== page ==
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Could AI Help Remove Bias from Government Hiring Processes?

Shifts in how we think about work in a post-COVID-19 world could create an opening for fairer hiring with the help of asynchronous interviews, using artificial intelligence to help reduce recruiting bias.

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It is not a simple proposition, but the pandemic aftertimes, coupled with the novel use of some not-so-new technology, could provide an interesting test bed for hiring the right person for the right job as public agencies backfill open positions, all with the bonus of mitigating implicit bias against job candidates.

As with most inflection points, the moment has a number of moving parts. Employers, including public agencies, are scrambling to figure the flavor of hybrid working setups that will meet with the least resistance from employees while supporting basic operations. The best-case scenario would be to put public employees closer to the people who need government services — that probably is not the old office, but probably is not the employees’ homes either.

According to a Korn Ferry estimate, up to 40 percent of employees are contemplating a career change prompted at least in part by their pandemic experiences. Put simply, they want something else out of life, and the forced work-from-home (WFH) lockdowns gave many the sense that their work is not tied to a specific geography. (Through legislation and administrative rules, public employees may be more limited than their private-sector or nonprofit counterparts, but cubicles are no longer the only answer for most employees.)

The coincidence of last year’s WFH lockdowns along with a racial reckoning that manifested itself in many parts of the country may bring with it an opportunity to do things differently as government recruits for its next iteration as a hybrid workforce. Many public agencies are working aggressively to refresh policies to make them more welcoming or inclusive of underrepresented groups.

Just before COVID hit, no less an authority than the Harvard Business Review ran a piece called “Your Approach to Hiring Is All Wrong,” which detailed employers’ fears and employees’ frustrations about how the next hire gets made. The discussion included the need to clean up the hiring funnel to get more well-suited — and fewer — candidates that fit the role and the organization.

HBR quotes the editor of a newsletter who claims that “companies get five to seven pitches every day — almost all of them about hiring — from vendors using data science to address HR issues.”

As the keeper of the GovTech100 inventory of startups, our sister site Government Technology has some visibility into this generation of HR technology, which includes those that support asynchronous interviewing, in which applicants respond to interview questions independently. AI and machine learning can now not only administer the questions, but also score the responses. The approach may have considerable merit in making the hiring process more inclusive and fairer.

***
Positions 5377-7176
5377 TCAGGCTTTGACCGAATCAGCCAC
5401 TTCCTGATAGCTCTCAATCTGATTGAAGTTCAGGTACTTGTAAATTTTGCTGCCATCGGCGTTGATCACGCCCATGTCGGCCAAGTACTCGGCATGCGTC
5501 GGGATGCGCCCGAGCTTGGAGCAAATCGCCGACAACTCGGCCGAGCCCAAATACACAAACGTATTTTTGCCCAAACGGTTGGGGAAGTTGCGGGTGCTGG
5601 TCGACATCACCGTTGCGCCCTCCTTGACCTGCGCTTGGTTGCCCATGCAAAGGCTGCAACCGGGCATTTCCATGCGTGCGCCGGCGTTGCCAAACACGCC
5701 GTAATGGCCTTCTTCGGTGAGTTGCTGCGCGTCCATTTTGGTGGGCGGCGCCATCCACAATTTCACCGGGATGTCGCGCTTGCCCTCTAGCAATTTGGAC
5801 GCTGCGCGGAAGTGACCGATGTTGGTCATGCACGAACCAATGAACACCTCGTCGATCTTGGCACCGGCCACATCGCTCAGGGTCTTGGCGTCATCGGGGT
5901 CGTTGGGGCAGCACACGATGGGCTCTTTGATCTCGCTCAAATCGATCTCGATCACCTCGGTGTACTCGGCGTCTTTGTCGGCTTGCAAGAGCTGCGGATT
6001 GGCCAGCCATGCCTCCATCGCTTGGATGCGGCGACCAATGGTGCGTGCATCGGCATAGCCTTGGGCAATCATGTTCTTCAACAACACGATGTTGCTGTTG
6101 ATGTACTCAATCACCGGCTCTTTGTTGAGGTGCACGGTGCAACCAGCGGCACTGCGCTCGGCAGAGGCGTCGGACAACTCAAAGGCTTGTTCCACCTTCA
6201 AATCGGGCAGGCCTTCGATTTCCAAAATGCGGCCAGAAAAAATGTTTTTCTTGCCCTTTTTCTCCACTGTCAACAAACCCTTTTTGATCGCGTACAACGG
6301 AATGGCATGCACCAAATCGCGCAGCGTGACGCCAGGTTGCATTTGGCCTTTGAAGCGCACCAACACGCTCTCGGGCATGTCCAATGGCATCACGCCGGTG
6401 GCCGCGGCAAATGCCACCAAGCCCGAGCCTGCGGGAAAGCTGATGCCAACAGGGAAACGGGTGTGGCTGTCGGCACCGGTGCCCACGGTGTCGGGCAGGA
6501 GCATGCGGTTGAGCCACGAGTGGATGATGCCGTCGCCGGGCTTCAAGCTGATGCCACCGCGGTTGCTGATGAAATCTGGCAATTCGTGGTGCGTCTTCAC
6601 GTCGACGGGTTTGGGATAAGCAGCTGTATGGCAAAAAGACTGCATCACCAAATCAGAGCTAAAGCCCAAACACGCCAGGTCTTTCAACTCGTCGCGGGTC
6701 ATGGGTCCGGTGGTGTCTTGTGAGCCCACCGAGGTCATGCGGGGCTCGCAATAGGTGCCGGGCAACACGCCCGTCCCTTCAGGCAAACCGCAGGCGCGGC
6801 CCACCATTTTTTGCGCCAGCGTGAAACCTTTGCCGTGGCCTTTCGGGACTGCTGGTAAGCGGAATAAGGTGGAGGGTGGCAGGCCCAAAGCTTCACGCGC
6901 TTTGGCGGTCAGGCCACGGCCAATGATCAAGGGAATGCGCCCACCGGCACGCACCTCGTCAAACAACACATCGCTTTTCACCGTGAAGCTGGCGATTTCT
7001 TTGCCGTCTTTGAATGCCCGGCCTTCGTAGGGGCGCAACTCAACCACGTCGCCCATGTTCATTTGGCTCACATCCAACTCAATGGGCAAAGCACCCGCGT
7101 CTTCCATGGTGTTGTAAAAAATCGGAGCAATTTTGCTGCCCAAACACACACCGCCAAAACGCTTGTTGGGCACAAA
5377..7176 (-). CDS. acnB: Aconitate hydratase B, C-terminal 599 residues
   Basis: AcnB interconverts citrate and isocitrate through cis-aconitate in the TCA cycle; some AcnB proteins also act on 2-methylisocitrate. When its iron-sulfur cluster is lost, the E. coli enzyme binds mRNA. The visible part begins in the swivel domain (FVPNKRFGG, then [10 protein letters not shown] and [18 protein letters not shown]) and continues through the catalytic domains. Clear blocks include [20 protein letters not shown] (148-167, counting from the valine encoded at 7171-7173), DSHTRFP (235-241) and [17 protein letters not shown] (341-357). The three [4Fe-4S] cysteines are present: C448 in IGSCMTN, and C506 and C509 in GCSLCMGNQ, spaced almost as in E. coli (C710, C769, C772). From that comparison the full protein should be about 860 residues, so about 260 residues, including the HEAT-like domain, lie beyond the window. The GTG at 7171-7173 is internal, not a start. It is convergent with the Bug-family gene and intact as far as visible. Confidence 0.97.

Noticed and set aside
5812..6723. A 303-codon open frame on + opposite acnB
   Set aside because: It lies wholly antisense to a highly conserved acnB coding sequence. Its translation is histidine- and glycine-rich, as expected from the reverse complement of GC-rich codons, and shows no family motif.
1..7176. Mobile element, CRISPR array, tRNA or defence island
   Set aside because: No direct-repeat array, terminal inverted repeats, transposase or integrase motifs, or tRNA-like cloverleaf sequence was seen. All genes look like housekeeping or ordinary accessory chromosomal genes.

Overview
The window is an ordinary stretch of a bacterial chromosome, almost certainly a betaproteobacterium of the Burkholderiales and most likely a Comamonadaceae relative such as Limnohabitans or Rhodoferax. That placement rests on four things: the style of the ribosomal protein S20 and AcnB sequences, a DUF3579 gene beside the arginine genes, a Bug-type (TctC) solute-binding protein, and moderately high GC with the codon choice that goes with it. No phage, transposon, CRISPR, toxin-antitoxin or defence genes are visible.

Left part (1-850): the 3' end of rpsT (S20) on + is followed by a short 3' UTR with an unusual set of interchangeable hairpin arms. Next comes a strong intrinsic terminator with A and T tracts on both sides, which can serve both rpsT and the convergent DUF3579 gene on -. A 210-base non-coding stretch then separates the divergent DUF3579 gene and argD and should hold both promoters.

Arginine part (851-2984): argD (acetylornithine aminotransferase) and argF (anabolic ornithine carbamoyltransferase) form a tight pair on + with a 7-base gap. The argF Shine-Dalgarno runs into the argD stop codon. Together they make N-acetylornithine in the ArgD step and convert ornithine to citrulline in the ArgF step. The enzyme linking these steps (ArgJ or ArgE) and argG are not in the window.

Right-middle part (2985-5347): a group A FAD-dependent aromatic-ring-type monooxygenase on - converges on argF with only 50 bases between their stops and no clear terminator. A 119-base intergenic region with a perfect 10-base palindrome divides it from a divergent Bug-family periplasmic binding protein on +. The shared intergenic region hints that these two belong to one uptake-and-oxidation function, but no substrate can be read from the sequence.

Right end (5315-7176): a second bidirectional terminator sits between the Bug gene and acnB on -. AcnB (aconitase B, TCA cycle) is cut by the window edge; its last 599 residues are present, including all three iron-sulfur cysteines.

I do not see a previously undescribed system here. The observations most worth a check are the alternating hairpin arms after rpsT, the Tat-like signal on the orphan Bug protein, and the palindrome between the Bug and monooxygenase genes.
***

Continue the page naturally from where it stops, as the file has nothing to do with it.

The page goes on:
First, it takes the bias out of the mechanics of panel interviews. Rather than hoping interview panel members can approach each candidate with the same energy, the same attitude and ask the same questions in the same order (with the same social prompts), a screening driven by robotic process can deliver a consistent experience. And then it can transcribe and score the responses without human partiality. The prospective employer can set time limits for each response and give candidates the option of multiple responses — or not — but all candidates get the same shot.

Second, and perhaps more significantly, this technology can also be configured to mask cultural cues, including names, that could disadvantage candidates with certain gender, BIPOC (Black, Indigenous, people of color) or AAPI (Asian American Pacific Islander) characteristics.

It is incumbent on human resource professionals to carefully develop appropriate questions to use in this process — and for data scientists to catch biased algorithms — both of which are vital to giving everyone a fair shot.

At this moment in the country’s national life, it is important for organizations to act in good faith. One way to do that is to make hiring processes less of a black box affair and show our work. That is perhaps nowhere truer than in government. Technology can help.

Ironically, one of the best shots we have at a fairer, more diverse, and inclusive workforce is to take the human out of human resources.

Government Technology is a sister site to Governing. Both are divisions of e.Republic.
Paul W. Taylor is the Executive Editor at E.Republic and of its flagship titles - Government Technology and Governing.
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